BC is taking a more renewable stance with the construction of this dorm, according to Hand Contractors. Independent inspectors have been meticulous with checking the insulation of pipes and quality of seals in the building to make sure the high-efficiency furnaces can function to their full potential. Hand said that 2150 will be the first BC dorm that will have a water filtration and recycling system to reduce the water consumption of the building.

Affordability, Sustainability, And Partnership

Leading up to this project, DCI had a long-standing relationship with BC’s Residence Life and Facilities Teams. Given the high profile nature of this project and the huge amount of furniture involved—490 sets totalling more than 2000 individual pieces—BC wanted to make sure that DCI was still the best company to supply the furniture.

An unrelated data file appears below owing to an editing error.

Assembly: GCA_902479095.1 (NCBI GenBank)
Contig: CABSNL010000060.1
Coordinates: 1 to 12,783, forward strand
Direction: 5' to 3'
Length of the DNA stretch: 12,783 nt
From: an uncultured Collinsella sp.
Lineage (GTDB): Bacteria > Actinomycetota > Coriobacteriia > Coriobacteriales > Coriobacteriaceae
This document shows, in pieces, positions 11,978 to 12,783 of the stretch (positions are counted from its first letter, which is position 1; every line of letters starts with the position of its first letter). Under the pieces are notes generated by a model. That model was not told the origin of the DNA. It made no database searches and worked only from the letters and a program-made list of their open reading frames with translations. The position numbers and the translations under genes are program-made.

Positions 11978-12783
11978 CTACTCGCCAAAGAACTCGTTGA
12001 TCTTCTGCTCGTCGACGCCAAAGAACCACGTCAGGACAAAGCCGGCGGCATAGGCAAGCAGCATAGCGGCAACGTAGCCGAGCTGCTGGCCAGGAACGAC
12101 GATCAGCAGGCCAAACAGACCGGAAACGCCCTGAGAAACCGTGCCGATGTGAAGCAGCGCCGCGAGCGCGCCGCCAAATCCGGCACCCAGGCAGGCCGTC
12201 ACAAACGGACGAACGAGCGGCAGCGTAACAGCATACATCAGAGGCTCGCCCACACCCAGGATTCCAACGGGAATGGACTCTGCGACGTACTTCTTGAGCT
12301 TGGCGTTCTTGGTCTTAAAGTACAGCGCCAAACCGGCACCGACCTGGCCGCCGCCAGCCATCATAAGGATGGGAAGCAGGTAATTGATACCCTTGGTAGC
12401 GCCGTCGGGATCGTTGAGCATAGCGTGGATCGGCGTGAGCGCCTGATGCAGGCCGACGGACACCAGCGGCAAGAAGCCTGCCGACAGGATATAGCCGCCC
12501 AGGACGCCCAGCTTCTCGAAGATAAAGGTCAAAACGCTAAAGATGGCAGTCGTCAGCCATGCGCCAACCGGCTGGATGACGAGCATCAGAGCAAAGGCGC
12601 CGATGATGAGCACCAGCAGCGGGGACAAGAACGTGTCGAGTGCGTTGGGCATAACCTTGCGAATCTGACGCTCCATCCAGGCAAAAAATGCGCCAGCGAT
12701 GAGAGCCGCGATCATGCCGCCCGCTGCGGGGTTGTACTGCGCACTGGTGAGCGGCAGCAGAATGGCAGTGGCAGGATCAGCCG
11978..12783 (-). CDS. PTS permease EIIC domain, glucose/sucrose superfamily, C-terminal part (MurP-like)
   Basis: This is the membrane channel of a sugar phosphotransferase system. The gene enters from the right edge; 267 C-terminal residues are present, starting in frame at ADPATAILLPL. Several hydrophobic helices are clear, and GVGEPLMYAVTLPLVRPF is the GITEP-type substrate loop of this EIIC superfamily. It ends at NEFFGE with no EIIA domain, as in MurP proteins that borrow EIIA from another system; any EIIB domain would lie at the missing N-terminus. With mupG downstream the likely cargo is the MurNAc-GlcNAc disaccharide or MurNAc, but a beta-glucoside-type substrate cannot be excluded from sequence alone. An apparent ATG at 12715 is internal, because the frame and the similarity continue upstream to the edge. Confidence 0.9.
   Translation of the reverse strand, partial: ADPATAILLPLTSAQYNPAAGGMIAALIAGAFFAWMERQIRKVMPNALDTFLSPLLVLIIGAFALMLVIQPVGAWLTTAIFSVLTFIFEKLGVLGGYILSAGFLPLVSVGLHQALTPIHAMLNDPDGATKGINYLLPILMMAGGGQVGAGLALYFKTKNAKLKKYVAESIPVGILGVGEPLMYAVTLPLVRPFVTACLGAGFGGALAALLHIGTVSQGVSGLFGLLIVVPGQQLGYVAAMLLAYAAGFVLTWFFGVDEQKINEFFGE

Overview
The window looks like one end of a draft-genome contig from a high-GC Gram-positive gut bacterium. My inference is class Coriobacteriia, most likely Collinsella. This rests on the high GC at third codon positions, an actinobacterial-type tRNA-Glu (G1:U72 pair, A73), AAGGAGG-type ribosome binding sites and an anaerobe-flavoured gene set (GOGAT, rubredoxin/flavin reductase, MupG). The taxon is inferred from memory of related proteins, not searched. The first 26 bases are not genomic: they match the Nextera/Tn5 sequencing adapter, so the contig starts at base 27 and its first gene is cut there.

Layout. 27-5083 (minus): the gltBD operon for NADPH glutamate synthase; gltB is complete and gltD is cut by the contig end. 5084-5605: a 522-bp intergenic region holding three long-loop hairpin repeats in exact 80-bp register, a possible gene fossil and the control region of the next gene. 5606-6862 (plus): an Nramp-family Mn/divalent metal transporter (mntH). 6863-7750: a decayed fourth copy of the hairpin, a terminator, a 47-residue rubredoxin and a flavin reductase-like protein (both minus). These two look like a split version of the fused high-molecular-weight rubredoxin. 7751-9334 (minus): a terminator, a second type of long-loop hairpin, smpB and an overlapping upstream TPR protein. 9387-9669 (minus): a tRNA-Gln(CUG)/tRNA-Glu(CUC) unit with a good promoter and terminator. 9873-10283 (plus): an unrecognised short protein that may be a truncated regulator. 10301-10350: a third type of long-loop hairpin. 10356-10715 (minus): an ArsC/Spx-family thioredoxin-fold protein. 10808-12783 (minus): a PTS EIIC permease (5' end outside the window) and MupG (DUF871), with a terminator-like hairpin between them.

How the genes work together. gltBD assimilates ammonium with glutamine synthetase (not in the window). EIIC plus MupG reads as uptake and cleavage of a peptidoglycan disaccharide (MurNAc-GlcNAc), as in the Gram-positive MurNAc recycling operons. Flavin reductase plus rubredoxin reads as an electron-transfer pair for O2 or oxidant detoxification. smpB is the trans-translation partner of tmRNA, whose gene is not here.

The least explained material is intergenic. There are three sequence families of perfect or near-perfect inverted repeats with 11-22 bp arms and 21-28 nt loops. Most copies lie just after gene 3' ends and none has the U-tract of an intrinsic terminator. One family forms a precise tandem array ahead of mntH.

Was our furniture still competitively priced and were we the greenest furniture manufacturer?

In response to these questions, we invited BC’s leadership team to our manufacturing plant in Lisbon, NH and our rough mill in South Royalton, VT to see DCI’s unique chain of custody manufacturing process in action.

This was important because, unlike other companies supplying furniture in our market, we own every stage of the process, from the selection, cutting, and rough milling of local hardwood trees, to the manufacturing, finishing, delivery and installation of FSC-certified furniture.